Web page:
I’m tired of the harsh sea
and the mysterious earth.
I’m tired of chickens – we never know what they think,
and they look at us with dry eyes
as though we were unimportant.
[>A Certain Weariness< by Pablo Neruda]
“You can hold yourself back from the sufferings of the world, that is somthing you are free to do and it accords with your nature, but perhaps this very holding back is the one suffering you could avoid.”
[Franz Kafka, “Betrachtungen über Sünde, Leid, Hoffnung und den wahren Weg” Excerpt from “Beim Bau der Chinesischen Mauer” (written 1917/18, published 1931)]
“I must not fear.
Fear is the mind-killer.
Fear is the littledeath that brings total obliteration.
I will face my fear.
I will permit it to pass over me and through me.
And when it has gone past I will turn the inner eye to see its path.
Where the fear has gone there will be nothing.
Only I will remain.“
“I go among trees and sit still.
All my stirring becomes quiet
around me like circles on water.
My tasks lie in their places
where I left them, asleep like cattle.
Then what is afraid of me comes
and lives a while in my sight.
What it fears in me leaves me,
and the fear of me leaves it.
It sings, and I hear its song.
Then what I am afraid of comes.
I live for a while in its sight.
What I fear in it leaves it,
and the fear of it leaves me.
It sings, and I hear its song.”
Siddhartha: “Everyone gives what he has. The warrior gives strength, the merchant gives merchandise, the teacher teachings, the farmer rice, the fisher fish.”
Kamaswami: “Yes indeed. And what is it now what you’ve got to give? What is it that you’ve learned, what you’re able to do?”
Siddhartha: “I can think. I can wait. I can fast.”
Kamaswami: “That’s everything?”
Siddhartha: “I believe, that’s everything!”
[Siddhartha talking to Kamaswami the merchant. Siddhartha is a novel by Hermann Hesse that deals with the spiritual journey of self-discovery of a man named Siddhartha during the time of the Gautama Buddha. The book, Hesse’s ninth novel (1922), was written in German, in a simple, lyrical style. It was published in the U.S. in 1951 and became influential during the 1960s. (Source: Wikipedia)]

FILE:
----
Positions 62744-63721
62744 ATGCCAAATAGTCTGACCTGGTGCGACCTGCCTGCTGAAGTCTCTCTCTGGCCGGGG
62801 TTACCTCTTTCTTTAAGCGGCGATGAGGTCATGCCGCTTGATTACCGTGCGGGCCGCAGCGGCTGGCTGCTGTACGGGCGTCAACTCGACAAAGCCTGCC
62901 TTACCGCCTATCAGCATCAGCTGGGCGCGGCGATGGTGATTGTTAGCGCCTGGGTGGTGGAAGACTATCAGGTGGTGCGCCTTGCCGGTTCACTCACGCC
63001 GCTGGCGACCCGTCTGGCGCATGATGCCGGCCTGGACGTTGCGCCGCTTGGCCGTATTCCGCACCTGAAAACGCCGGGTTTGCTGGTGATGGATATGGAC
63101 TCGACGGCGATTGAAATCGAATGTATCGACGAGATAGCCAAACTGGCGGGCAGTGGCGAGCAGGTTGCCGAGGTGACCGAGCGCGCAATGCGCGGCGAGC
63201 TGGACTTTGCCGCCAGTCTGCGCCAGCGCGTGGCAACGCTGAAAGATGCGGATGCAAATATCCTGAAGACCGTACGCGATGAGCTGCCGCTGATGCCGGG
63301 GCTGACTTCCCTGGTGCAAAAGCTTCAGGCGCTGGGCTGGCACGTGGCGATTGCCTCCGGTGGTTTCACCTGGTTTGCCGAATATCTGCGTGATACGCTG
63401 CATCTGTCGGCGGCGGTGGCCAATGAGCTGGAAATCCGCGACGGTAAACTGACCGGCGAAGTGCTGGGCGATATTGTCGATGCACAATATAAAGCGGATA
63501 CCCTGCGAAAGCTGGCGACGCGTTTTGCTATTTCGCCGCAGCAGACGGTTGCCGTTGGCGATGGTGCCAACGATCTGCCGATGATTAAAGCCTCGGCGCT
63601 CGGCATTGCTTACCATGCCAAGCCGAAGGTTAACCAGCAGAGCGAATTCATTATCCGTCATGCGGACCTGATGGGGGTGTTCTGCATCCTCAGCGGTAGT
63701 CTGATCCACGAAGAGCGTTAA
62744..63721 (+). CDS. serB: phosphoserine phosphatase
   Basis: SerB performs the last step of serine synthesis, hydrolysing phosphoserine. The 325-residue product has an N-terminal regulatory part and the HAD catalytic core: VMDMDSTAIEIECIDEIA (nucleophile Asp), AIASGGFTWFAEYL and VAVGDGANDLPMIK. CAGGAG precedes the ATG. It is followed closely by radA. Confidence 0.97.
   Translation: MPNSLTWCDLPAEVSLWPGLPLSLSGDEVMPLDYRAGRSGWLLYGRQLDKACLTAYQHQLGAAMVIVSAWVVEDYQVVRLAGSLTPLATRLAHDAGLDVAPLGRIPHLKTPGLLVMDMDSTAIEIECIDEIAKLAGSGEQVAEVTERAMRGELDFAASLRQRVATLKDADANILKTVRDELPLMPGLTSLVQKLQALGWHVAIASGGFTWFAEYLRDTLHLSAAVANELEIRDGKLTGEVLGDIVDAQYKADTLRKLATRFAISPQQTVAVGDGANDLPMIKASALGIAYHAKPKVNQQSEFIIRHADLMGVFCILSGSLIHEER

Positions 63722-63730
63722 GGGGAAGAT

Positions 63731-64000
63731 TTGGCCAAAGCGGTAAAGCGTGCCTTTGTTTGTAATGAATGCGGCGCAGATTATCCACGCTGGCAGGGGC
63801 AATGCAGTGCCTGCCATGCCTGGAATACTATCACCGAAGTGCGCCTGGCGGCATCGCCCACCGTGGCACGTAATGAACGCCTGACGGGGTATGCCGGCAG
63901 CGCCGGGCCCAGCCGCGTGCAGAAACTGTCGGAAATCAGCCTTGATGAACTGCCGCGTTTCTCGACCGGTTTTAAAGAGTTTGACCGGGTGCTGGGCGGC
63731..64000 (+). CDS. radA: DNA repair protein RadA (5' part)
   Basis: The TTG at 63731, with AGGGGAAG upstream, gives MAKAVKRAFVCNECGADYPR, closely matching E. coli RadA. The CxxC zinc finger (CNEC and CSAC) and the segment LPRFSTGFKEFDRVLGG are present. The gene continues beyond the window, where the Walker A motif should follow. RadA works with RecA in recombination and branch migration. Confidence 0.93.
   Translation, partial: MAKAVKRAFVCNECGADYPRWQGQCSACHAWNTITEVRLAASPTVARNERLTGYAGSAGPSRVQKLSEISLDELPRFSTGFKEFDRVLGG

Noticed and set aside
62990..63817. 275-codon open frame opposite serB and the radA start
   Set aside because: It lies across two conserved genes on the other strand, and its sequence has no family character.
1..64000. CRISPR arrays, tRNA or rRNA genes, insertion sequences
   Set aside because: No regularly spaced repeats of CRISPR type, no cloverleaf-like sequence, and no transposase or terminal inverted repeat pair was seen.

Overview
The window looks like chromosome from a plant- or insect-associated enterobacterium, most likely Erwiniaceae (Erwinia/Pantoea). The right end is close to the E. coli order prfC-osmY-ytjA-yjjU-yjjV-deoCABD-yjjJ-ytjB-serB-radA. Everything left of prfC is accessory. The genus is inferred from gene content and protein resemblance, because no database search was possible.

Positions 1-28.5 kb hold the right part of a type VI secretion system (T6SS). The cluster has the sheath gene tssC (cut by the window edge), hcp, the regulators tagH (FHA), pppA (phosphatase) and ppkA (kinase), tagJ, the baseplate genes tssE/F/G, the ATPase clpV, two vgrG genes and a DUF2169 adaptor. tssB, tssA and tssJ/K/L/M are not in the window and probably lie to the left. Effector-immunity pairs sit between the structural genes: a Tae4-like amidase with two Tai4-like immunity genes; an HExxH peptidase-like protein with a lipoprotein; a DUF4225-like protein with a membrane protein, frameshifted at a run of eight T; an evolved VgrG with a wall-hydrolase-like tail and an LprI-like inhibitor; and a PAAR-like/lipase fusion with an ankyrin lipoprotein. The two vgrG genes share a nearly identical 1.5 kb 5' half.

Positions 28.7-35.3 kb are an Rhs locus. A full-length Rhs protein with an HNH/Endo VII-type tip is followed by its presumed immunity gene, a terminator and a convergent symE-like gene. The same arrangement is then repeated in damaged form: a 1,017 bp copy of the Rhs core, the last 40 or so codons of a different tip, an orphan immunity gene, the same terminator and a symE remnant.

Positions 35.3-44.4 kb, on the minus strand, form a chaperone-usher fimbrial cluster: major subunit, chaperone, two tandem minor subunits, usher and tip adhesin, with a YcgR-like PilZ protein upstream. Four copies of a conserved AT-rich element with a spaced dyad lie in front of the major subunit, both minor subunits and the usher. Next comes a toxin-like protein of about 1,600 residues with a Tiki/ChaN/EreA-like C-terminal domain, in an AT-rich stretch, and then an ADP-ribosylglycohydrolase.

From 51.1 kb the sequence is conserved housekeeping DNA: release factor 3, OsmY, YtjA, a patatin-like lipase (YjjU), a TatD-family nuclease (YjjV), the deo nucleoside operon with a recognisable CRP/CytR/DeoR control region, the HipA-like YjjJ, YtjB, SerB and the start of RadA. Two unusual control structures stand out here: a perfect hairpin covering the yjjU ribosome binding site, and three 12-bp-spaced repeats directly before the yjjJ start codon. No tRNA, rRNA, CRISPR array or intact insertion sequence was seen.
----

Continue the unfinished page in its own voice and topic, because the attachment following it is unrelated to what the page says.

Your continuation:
Now we are ready to look at something pretty special
It is a duck
Riding the ocean a hundred feet beyond the surf
As he cuddles in the swells.
There’s a big heaving in the Atlantic
And he is part of it.
He can rest while the Atlantic heaves
Because he rests in the Atlantic.
Probably he doesn’t know how large the ocean is
And neither do you
But he realizes it somewhere and what does he do, I ask you?
He sits down in it.
He reposes in the immediate as if it were infinity
Which it is.
That is religion, and the duck has it.
How about you?
[The photo shows a 5 storeys tall Rubber Duck,
which was designed by Dutch artist Florentijn Hofman,
against the smoky air of Hong Kong and tightly packed crowds.
The duck visited Hong Kong in June 2013 as an art project.
Internet searches for >rubber duck< had been banned in China
after Tiananmen square protestors mocked up images of the infamous 1989 event,
substituting the tanks for the duck. No kidding.]
These frozen berries for my breakfast this morning made me think of master Hanshan and his poems from the cold mountain.
“Men ask the way to Cold Mountain,
There’s no through trail,
In summer, ice doesn’t melt,
The rising sun blurs in swirling fog,
How did I make it?
My heart’s not the same as yours,
If your heart was like mine You’d get it and be right here.”
[>The cold mountain poems<, translated by Gary Snyder (1958)] [Follow this link for more poems from the cold mountain on wikiquote]
Le Puits (The Well) is a short film by Jerome Boulbes from 1999. Jerome Boulbes was born in Casablanca, Morocco, on November 2nd, 1967. Boulbes studied illustration at the Parisian school “Arts Decoratifs”. He worked a few years in video games and as a freelance technician, and then decided to focus on a more personal work. His first film, “Le Puits” (The Well, 1999), produced by Lardux Films, has been selected in many festivals and received several awards.
I know this short film for more then a decade now, but I still find it very moving. For me it clearly depicts a spiritual journey and even though I have seen it dozens of times I could still watch it every day.